The Ides of March
"The Ides of March" is sort of like the "Star Wars: Attack of the Clones" of the boring dudes in suits genre. You get a trailer that makes you think it's all going to be light saber battles and spaceships but in the end it's a bunch of guys sitting in a room talking about the most tedious aspects of government policy.
"The Ides of March" trades on the surprising premise that powerful men in politics are notorious for fucking anything that moves. Interns, sheep dogs, the waitress at Denny's, distant cousins, you name it - there's a senator or a governor somewhere who's been inside of it.
The most surprising aspect of "The Ides of March" is the idea that anyone is actually interested in watching a long, slow and ponderous film about this very subject. After all, if I wanted to see video of a politician finger-banging his high school gym teacher on the subway, I'd just turn on Fox News. Let's face it - it's really hard to compete with the 24-hour news cycle when it comes to political scandals, one of the few areas where truth is often just as dull, repetitive and tired as fiction.
"The Ides of March" tries to get around this by pulling that time-honored trick of a fast-cut trailer that somehow manages to confuse the viewer into thinking that the plot is much more complex and intriguing than it actually is. Honestly, I have yet to meet a single person who had a clear idea of what this film was going to be about prior to viewing, and after having seen the languid mess that unfolded before me on the screen I feel foolish to have been suckered in by the promise of a political story that somehow wasn't all about sex, in the end.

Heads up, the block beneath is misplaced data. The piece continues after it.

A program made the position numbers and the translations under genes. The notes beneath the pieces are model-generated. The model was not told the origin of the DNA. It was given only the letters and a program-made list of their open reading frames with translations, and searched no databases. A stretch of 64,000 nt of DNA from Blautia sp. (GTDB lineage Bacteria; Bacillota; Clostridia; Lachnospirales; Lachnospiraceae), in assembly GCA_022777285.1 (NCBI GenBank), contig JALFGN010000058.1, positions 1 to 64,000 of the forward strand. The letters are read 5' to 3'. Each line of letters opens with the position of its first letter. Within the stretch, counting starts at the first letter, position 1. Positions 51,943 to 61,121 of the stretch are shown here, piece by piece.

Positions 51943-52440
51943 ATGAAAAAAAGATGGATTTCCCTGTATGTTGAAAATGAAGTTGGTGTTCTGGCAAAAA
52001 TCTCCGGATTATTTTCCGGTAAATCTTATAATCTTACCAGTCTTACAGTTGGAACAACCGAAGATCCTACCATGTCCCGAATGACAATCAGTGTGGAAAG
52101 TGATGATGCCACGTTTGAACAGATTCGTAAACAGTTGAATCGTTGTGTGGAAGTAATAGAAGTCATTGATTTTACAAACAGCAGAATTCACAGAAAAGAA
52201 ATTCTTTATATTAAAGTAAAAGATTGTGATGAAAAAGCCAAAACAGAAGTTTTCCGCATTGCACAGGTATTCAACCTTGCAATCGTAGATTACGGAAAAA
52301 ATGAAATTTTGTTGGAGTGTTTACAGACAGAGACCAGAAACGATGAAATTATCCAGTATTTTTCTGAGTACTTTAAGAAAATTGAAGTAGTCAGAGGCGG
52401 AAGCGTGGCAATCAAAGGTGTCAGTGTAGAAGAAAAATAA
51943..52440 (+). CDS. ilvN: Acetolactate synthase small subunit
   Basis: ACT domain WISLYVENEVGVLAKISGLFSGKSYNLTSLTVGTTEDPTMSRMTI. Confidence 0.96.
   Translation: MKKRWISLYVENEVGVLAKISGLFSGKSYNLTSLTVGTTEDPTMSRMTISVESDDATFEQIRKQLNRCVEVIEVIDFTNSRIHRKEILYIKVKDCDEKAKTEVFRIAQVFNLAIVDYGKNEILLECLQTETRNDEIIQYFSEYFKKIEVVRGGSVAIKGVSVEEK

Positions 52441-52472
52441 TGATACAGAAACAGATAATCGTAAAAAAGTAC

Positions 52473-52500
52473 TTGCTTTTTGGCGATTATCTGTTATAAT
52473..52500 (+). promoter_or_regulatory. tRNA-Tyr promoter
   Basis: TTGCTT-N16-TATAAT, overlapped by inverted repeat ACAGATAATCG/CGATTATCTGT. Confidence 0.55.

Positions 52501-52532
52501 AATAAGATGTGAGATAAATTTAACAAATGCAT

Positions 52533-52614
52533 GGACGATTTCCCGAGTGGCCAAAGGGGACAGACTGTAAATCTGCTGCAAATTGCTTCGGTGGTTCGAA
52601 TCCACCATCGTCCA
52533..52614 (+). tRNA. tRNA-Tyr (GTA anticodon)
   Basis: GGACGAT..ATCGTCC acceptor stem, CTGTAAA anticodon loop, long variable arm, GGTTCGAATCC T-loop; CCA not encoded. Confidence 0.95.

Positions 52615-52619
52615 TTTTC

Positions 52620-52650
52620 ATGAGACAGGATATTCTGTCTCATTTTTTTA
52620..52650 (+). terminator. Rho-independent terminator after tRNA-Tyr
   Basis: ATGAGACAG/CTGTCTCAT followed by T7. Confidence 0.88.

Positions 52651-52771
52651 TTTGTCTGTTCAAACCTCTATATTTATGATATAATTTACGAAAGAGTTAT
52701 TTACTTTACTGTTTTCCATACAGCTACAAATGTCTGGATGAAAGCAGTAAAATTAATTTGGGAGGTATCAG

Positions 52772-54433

"The Ides of March" is sort of like the "Star Wars: Attack of the Clones" of the boring dudes in suits genre. You get a trailer that makes you think it's all going to be light saber battles and spaceships but in the end it's a bunch of guys sitting in a room talking about the most tedious aspects of government policy. You could have replaced Ryan "Baby Goose" Gosling with a CGI Yoda and had exactly the same film. In fact, it might have even spiced up the sex scenes between his character and Evan Rachel Wood. After all, she dated Marilyn Manson, so she's gotta be into all of that weird shit, right?
To be honest, I have the feeling that these types of political dramas are kept around by Hollywood bosses who owe favors to overweight character actors looking for a believable role. This is probably the only explanation for how Paul Giamatti and Philip Seymour Hoffman continue to get work. It's either cast them as political advisors or Major League Baseball managers, I guess. Can't wait for Zach Galifianakis to show up in a Reagan bio pic.
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